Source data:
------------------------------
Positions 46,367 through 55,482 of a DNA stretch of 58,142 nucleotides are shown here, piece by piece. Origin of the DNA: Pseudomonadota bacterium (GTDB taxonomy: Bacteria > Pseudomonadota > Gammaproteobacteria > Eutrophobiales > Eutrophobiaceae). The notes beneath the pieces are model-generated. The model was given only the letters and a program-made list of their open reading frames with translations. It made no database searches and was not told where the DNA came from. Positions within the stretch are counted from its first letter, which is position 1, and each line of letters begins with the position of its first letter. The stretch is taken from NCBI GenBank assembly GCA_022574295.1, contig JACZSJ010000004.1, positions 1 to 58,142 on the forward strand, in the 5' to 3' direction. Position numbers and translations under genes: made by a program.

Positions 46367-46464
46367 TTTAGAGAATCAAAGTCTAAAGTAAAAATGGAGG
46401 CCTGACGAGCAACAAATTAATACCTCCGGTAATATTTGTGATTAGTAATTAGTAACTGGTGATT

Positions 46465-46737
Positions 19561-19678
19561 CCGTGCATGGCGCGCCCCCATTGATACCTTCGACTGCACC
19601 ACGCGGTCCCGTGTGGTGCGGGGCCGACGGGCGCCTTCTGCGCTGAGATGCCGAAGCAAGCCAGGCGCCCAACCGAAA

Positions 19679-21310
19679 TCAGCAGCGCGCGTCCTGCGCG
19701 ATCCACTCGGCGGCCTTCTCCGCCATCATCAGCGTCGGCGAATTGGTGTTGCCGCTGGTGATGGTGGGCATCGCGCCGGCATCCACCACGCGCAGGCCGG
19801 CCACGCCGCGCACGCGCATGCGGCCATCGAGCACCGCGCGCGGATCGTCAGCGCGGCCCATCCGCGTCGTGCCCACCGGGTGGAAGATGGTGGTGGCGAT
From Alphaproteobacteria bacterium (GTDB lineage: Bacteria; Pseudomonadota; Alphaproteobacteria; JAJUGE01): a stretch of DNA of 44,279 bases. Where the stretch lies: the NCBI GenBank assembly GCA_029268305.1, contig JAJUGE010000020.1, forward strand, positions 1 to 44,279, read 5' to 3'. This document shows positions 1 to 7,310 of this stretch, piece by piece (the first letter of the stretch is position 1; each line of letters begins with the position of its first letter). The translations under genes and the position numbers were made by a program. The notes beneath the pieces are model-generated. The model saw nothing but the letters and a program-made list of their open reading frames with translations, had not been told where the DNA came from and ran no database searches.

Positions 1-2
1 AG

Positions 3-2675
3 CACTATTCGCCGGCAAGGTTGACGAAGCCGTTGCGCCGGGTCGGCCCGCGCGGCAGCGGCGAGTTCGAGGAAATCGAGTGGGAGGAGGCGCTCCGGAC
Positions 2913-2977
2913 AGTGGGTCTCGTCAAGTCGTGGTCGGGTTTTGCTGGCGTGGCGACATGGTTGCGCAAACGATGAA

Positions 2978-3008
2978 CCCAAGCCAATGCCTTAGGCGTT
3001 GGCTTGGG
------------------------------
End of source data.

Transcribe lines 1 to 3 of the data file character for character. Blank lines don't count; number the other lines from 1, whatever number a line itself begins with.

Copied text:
Positions 46,367 through 55,482 of a DNA stretch of 58,142 nucleotides are shown here, piece by piece. Origin of the DNA: Pseudomonadota bacterium (GTDB taxonomy: Bacteria > Pseudomonadota > Gammaproteobacteria > Eutrophobiales > Eutrophobiaceae). The notes beneath the pieces are model-generated. The model was given only the letters and a program-made list of their open reading frames with translations. It made no database searches and was not told where the DNA came from. Positions within the stretch are counted from its first letter, which is position 1, and each line of letters begins with the position of its first letter. The stretch is taken from NCBI GenBank assembly GCA_022574295.1, contig JACZSJ010000004.1, positions 1 to 58,142 on the forward strand, in the 5' to 3' direction. Position numbers and translations under genes: made by a program.

Positions 46367-46464
46367 TTTAGAGAATCAAAGTCTAAAGTAAAAATGGAGG